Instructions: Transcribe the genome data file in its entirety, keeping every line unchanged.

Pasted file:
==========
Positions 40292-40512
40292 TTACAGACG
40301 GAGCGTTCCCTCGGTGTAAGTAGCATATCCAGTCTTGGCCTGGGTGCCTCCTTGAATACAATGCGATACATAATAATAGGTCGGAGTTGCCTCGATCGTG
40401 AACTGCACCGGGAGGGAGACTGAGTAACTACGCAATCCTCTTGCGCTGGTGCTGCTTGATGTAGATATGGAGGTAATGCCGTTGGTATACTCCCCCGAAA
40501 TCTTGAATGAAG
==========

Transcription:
Positions 40292-40512
40292 TTACAGACG
40301 GAGCGTTCCCTCGGTGTAAGTAGCATATCCAGTCTTGGCCTGGGTGCCTCCTTGAATACAATGCGATACATAATAATAGGTCGGAGTTGCCTCGATCGTG
40401 AACTGCACCGGGAGGGAGACTGAGTAACTACGCAATCCTCTTGCGCTGGTGCTGCTTGATGTAGATATGGAGGTAATGCCGTTGGTATACTCCCCCGAAA
40501 TCTTGAATGAAG